we decided to use succulents as they require less water and still look great but the plant selection is up to you. have fun and show us what you create!
DIY created by: natalie shriver
photos by: Ivan Solis
(this post was sponsored by boots beauty. thank you for supporting the sponsors that allow us to create original content for you.)
Hey everyone! It’s Ashley from Sugar & Cloth
here again with another simple home decor tutorial. This time we’re putting those cute matches that you picked up solely for the cute packaging to good use. Let’s be honest, we’ve all done that!
You can actually use whatever small objects or patterns you’d like, but this DIY matchstick patterned vanity tray definitely fits the bill for a statement piece for the bathroom, guest room, living room, or any other place you can squeeze in a little extra color.
• Matches (or another small object to create a pattern with!)
• Spray paint in the color of your choice (optional if you want a colored tray!)
• If you want the bottom of your tray (or entire tray) to be a different color, you’ll obviously spray paint it first and let it dry. Once dry, lay out the pattern of your objects or matches to make sure you like it first.
• Use a small amount of tacky glue one by one on the bottoms of each matchstick and place it back down firmly to make sure it stays in place. This will keep your design from moving once you have the top coat!
• Squeeze on the 3 dimensional magic all over the bottom of your tray until there’s enough of it on the bottom that it completely covers all of your objects. The idea is that it will harden and create an even surface for you to place things on, so be generous! Let it dry for about 12-24 hours depending on the temperature and humidity.
• Once it’s dry you can style and place it however you’d like, and the clear coat will create a waterproof surface as well.
i am VERY excited about this one. one night natalie and i were hanging around her house eating thai food, as usual, and we concepted this idea to upgrade your toilet paper holders in a stylish way. these are something everybody has in their homes, and they are very rarely given second thought when it comes to design. but why not? it’s so simple and can make a bathroom look that much cooler!
so we decided to make a little project out of it. we thought of hotels that we loved and designed TP holders based on their aesthetic. because we’re weird like that. but i truly love how this came out! i need to change the holder in my bathroom immediately. now, let’s get to the project and how you can make your own…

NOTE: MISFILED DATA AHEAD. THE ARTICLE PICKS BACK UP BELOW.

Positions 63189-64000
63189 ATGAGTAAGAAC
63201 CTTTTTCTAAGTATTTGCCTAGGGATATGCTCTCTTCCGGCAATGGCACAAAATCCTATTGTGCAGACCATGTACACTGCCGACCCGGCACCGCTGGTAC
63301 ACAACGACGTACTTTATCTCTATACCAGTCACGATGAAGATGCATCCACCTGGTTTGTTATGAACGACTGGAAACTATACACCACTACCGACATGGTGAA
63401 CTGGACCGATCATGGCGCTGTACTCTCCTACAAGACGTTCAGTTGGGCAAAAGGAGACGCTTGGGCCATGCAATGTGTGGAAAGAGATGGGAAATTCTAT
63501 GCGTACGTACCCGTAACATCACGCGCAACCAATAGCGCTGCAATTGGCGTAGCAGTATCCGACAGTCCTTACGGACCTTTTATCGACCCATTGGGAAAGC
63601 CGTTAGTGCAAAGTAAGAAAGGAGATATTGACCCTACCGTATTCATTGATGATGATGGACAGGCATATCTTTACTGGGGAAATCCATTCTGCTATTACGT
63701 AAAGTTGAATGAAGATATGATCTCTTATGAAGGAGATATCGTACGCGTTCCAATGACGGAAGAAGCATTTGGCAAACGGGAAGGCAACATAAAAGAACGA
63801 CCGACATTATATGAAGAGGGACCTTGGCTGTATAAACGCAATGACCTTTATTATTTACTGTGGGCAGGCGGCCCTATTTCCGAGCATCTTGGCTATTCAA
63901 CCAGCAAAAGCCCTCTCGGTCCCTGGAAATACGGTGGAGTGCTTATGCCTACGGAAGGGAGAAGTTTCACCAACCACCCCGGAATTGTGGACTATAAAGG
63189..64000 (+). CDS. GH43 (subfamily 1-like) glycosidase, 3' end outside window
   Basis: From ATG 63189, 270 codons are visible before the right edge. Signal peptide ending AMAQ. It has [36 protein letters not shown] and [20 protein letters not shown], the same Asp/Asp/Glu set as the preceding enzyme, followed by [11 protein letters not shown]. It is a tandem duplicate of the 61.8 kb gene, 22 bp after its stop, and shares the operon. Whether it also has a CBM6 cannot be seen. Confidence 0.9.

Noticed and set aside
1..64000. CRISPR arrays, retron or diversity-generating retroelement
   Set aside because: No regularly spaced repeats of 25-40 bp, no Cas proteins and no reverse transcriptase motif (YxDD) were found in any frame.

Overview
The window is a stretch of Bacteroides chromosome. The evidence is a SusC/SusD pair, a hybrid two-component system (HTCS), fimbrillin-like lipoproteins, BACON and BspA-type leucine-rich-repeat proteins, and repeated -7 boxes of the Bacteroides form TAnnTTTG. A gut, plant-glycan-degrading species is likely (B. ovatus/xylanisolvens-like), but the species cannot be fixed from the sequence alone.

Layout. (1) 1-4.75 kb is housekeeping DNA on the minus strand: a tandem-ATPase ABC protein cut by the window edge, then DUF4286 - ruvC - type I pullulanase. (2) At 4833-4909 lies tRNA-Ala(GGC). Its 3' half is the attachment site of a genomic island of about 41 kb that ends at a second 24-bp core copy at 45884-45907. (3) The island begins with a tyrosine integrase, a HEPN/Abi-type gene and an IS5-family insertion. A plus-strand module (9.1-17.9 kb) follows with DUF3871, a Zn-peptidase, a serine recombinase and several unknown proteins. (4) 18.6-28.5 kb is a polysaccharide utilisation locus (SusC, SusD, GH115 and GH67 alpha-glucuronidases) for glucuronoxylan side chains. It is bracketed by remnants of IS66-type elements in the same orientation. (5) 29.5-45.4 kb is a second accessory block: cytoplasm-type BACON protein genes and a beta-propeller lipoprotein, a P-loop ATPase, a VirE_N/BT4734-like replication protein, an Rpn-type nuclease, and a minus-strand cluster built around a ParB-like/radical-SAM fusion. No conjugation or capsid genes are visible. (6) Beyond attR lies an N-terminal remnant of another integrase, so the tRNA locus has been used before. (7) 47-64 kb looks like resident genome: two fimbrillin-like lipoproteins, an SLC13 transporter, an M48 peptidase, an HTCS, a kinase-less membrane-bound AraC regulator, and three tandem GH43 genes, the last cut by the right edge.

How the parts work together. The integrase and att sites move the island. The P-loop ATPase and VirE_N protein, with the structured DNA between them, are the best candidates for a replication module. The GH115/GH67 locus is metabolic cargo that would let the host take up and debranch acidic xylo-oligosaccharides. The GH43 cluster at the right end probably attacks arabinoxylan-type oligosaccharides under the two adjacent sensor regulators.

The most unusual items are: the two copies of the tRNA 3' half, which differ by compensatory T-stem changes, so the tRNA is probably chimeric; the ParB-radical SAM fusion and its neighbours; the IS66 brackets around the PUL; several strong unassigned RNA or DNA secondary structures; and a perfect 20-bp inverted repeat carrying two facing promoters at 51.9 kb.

THE ACE HOTEL in PALM SPRINGS
the ace hotel is mid-century desert modern
• drawer pull (ours are from anthropologie here, here, here, and here. i also love this one.)
• half inch tube or pipe cut to six inches in length, you can use brass or copper pipe, we love clear acrylic tubes because you can slip any kind of colored paper or fabric inside like you see here. plexi tubes can be found online here.
• 24 inches of leather cord, rope, twine or ribbon, whichever suits your fancy
• make loops at either end of your cord that are large enough to fit around the drawer pull easily.
• drill a hole in your wall that is just slightly smaller than the hardware on the back of the drawer pull and twist the pull into the wall to create a knob.
BRI’S FUTURE HOTEL OF HER DREAMS
if my dreams come true one day and i can design a hotel, it would be scandinavian inspired with no shortage of color…
• feed the cord through the pipe and hang both loops on the knob.
THE BEACH HOTEL in TULUM
the beach was understated luxury in a relaxed natural environment
• to replace your TP simply pull one loop off the knob and feed the cord through the TP roll. it’s as easy as that!
THE VICEROY in LA
classic sophistication and contemporary chic
which style is your favorite? hopefully your mind is spinning with what materials you are going to use to make your own at home!
photos by: jesse chamberlin
art direction by: bri emery, designlovefest
props by: natalie shriver
This DIY, brought to you by Alyssa Hoppe, is a modern twist on Japanese string gardens known as Kokedamas. I love the contrast of the thin string with the hanging plant, and the natural wooden blocks and beads on the string make it even more beautiful. What a great way to add some life to your home or office…
• Rhipsalis Capilliformis
• Sheet Moss
• Peat Moss
• Akedama (clay bonsai soil)
• Waxed Cotton String
• Round Wood Beads
• Square Wood Blocks
• Drill bit
• Embroidery needle
• Water Bucket
• First, drill holes in the blocks and set them aside.
• Next, soak your sheet moss in water for 5-10 minutes. Set aside while you prep the plant.
• Take your plant of choice and gently remove the soil, exposing the roots.
• Cut long pieces of string and lay them across each other in the bowl. The strings should be long enough to tie around around the root ball.
• Lay the soaked sheet moss inside the bowl on top of the string.
• Next, lay down a thin layer of peat moss on top of the sheet moss
• Make a soil mixture of 70% peat moss, 30% akedama.
• Using this mixture, form a ball around the roots of your plant.
CLICK THROUGH TO SEE THE WHOLE DIY…